March 9: The Tenth Planet Episodes 3 & 4

The credit gremlins are back; having previously called Kit Pedler "Kitt" in Episode 1, now Gerry Davis becomes "Gerry Davies" in Episode 3...

This is the first episode of The Tenth Planet credited to both Pedler and Davis; it's also the episode in which we suddenly learn that Snowcap Base has a doomsday device called the Z-Bomb (and note that's an American "Zee-Bomb", rather than a British "Zed-Bomb") that General Cutler wants to fire at Mondas, even though it might mean also destroying the side of the Earth that happens to be facing Mondas at the time.  You can tell Cutler's coming unhinged (which wasn't the case in episode 2, aka five minutes earlier from the story's point-of-view), particularly because the following conversation takes place:
CUTLER: Request permission, sir, to take defensive action against this planet... The Z-Bomb, sir.  Mounted in the warhead of a Demeter rocket and fired at Mondas, it could destroy it.
WIGNER: We can't take the risk.  This might have disastrous effects, both on Earth and the atmosphere.  We would have to consult our top scientists.
CUTLER: But there isn't time for consultation.  This is an emergency! ...
WIGNER: No, General.  You must take no precipitous action.  This is quite out of the question.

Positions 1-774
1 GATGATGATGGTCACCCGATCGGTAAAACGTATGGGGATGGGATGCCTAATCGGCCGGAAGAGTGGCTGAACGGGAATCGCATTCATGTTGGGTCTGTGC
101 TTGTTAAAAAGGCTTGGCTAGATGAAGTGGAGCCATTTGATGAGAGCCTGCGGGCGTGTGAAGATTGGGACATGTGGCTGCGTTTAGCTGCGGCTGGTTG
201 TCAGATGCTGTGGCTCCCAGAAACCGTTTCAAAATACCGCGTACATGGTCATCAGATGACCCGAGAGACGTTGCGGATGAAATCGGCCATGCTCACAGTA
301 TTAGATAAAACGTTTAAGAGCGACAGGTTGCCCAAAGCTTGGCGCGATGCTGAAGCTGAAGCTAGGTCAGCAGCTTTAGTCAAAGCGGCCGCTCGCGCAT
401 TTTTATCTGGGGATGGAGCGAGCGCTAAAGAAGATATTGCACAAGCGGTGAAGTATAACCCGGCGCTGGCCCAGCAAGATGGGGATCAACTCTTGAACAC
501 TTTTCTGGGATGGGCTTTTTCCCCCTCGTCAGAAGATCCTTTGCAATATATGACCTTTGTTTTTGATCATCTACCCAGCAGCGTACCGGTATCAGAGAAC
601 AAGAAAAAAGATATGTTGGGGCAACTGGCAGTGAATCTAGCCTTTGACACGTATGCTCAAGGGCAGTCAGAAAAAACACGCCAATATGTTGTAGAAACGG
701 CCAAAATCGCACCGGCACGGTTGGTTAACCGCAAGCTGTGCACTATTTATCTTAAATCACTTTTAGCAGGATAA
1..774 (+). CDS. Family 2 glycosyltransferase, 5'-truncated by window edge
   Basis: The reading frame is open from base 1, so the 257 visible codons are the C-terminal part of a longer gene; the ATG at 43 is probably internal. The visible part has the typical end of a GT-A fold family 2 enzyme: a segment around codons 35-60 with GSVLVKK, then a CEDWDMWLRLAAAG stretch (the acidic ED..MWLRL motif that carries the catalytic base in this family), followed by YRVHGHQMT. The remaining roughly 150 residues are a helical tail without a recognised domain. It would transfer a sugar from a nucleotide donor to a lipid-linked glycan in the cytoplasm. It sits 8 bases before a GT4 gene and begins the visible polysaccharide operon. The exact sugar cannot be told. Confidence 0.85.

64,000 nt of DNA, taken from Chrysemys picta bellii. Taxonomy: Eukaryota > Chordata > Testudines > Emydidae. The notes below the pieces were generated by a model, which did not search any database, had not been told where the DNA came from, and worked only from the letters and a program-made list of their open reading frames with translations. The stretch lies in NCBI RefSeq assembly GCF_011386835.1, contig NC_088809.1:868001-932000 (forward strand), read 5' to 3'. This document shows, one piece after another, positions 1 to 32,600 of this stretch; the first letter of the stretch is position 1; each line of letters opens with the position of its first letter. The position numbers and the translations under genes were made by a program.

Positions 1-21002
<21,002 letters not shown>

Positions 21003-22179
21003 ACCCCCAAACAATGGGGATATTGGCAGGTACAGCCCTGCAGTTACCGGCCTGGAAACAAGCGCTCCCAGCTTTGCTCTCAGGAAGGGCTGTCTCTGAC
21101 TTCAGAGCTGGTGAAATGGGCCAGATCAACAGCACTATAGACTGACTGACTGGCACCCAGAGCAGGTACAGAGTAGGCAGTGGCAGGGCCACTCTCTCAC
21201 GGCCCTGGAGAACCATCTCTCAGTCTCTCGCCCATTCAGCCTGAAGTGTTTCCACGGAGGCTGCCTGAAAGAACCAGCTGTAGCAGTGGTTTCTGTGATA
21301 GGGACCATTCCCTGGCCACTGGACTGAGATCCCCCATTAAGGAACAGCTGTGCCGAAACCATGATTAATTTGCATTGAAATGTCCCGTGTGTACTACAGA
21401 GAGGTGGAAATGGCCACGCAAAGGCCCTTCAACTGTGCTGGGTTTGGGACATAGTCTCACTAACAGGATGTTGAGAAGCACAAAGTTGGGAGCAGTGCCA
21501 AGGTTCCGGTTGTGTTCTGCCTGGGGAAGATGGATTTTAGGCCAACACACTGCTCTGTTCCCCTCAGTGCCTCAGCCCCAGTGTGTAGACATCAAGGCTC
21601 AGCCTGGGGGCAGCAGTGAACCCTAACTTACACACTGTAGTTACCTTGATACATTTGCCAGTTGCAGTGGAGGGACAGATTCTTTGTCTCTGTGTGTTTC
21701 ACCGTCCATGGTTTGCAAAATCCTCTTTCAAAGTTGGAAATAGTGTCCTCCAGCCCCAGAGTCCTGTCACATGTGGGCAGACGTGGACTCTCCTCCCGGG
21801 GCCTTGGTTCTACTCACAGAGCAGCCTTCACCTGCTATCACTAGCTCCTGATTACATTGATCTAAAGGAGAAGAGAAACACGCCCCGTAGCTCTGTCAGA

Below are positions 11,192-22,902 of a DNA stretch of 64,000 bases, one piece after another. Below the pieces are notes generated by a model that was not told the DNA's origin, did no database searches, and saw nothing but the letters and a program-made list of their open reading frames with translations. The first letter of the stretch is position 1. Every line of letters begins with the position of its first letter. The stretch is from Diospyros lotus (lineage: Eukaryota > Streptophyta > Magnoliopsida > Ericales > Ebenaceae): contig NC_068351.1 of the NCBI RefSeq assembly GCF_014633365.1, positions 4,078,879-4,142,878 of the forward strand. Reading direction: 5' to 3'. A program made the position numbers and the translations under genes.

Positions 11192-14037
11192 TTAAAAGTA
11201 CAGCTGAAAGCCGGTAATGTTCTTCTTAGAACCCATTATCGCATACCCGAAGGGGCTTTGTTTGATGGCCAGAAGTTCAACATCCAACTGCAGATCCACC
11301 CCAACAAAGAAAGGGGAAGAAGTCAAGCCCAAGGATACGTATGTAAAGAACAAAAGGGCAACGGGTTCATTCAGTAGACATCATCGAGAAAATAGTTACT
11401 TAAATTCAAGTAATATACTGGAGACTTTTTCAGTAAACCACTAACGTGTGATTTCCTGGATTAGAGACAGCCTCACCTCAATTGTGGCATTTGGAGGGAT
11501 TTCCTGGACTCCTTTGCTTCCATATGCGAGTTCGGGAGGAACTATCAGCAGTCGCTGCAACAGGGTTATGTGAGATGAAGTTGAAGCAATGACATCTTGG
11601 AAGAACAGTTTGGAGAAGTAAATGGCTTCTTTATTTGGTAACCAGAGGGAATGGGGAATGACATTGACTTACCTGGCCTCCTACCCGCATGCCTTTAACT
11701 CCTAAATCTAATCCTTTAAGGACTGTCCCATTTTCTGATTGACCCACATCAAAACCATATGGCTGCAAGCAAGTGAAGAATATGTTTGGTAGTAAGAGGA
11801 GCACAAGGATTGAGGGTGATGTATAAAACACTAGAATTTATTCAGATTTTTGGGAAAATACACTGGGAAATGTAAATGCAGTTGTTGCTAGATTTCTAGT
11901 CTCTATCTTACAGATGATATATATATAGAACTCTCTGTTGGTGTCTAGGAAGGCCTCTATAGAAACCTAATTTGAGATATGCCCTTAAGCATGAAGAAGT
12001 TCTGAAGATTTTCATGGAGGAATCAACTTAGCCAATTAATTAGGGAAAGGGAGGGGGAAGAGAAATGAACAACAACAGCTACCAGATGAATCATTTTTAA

CUTLER: Yes, sir.  But do you do give me authority to take any action necessary against the Cybermen?
WIGNER: Yes, of course.  You must do all you can.
CUTLER: Yes, sir.  Thank you, sir.
This is apparently grounds for Cutler to go ahead and use the Z-Bomb, despite being specifically told not to.  And so the rest of the episode consists of Ben and Polly trying to stop Cutler from launching the Demeter rocket -- which he apparently only wants to do to save his son from Mondas's power drain (his son having been sent up to rescue Zeus 4 at the end of episode 2).  It feels more like the story is marking time than actually advancing forward -- and again, note that this is the first episode of the serial for which Gerry Davis receives a co-writer's credit.

Of course, that could also be because William Hartnell has taken suddenly ill with bronchitis, and so the episode has had to be hurriedly rewritten around the Doctor's absence.  This does also mean that, as the next episode is currently missing from the archives, the last existing Hartnell episode is one that Hartnell's not actually in.  Of course, the Doctor's been playing such a limited role in the story that his absence doesn't derail things too much; his important lines of dialogue are redistributed (noticeably with Ben's comment that "He said eventually it [Mondas] would absorb too much energy and burn itself out -- well, shrivel up to nothing.  So all we've got to do is wait!" -- referring to a conversation that we never witness), and everything seems to proceed as normal.  As I said, marking time.  There's some stuff with sabotaging the rocket, and that's about it.

William Hartnell changes into Patrick Troughton. (The Tenth
Episode 4) ©BBC